Posted January 8, 2014
by Jerry Alatalo
“Sincerity is the way to heaven. The attainment of sincerity is the way of men. He who possesses sincerity is he who, without an effort, hit what is right, and apprehends, without the exercise of thought; he is the sage who naturally and easily embodies the right way. He who attains to sincerity is he who chooses what is good, and firmly holds it fast.”
– Confucius (551-479 B.C.)
What would be the benefit, if any, of imagining into the future when every person alive now is no longer living? People use the phrase “broaden your horizon”, meaning a variety of things depending on the perspective and experience of the person saying it. Examples abound of ways that men and women can “broaden your horizon”, including learning a new language or musical instrument, or listening to speakers whose topics and issues are unfamiliar.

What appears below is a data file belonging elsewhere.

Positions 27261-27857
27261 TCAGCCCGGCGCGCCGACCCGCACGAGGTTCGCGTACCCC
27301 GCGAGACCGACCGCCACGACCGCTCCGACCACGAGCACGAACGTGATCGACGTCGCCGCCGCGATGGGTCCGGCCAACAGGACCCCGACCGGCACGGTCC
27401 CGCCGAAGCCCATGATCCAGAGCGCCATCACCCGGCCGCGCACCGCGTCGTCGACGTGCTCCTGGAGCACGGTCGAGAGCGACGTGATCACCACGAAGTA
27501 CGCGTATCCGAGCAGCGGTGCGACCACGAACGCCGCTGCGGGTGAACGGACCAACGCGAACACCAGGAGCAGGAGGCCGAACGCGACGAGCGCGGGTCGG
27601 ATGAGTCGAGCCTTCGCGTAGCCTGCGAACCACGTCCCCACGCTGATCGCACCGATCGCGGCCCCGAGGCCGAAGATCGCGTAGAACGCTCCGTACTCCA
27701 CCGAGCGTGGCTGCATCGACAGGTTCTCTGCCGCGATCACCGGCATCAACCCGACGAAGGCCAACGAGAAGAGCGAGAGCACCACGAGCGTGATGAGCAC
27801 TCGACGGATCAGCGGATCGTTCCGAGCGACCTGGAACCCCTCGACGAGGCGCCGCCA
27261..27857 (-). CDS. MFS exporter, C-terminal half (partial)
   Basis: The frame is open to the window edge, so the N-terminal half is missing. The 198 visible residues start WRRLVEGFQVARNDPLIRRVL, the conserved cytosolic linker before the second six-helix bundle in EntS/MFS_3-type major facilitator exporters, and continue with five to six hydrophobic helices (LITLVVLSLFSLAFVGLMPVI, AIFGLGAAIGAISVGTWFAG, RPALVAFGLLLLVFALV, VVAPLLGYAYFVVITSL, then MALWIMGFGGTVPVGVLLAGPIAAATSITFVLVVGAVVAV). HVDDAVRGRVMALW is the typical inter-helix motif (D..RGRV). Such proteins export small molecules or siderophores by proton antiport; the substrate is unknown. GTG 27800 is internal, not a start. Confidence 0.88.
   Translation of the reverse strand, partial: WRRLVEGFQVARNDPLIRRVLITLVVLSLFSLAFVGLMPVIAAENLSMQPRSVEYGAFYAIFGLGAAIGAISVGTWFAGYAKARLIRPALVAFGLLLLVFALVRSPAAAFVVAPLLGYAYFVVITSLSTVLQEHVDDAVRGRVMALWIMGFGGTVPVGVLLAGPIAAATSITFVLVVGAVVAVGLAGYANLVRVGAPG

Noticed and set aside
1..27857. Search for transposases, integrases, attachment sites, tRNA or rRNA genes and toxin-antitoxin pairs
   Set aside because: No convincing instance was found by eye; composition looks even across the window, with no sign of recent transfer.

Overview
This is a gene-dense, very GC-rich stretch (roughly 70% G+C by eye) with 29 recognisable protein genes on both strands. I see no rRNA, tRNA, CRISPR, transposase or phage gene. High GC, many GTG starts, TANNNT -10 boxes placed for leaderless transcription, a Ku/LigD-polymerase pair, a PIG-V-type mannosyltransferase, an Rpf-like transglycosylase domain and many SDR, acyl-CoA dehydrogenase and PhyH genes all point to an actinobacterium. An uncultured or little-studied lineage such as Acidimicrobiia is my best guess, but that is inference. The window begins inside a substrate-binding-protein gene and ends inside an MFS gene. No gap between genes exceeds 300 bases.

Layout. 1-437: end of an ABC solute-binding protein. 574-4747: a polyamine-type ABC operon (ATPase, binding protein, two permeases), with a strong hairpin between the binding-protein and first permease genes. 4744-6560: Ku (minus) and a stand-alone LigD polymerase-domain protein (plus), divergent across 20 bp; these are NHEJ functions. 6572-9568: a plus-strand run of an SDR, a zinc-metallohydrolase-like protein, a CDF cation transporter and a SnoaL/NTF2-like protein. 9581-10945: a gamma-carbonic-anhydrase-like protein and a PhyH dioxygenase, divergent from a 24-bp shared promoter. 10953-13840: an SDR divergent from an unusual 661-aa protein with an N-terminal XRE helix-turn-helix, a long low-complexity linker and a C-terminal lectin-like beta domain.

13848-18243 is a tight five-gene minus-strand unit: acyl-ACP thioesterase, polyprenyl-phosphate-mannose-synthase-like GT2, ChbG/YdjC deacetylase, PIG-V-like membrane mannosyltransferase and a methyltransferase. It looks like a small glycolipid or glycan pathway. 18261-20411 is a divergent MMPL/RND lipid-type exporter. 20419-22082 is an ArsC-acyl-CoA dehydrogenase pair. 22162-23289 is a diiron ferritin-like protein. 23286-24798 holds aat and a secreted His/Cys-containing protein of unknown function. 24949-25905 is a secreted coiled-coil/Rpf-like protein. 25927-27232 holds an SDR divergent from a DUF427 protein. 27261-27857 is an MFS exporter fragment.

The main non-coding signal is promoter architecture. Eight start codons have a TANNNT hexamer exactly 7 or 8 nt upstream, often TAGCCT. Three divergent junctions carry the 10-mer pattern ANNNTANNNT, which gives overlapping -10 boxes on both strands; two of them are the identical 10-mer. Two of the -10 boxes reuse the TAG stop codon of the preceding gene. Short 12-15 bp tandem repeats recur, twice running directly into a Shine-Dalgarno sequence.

Other examples include finding books written on subjects one has never studied before, or by writers who are from regions on Earth that one has no familiarity with. All of the actions one takes which broaden one’s horizon have one thing in common: they are actions which result in an awareness of something new. Making an effort to imagine what the state of the Earth will be after this generation of humans have all passed on is certainly new for most people – at least an uncommon flight of the imagination.
According to British poet, critic, philosopher Samuel Taylor Coleridge (1772-1834):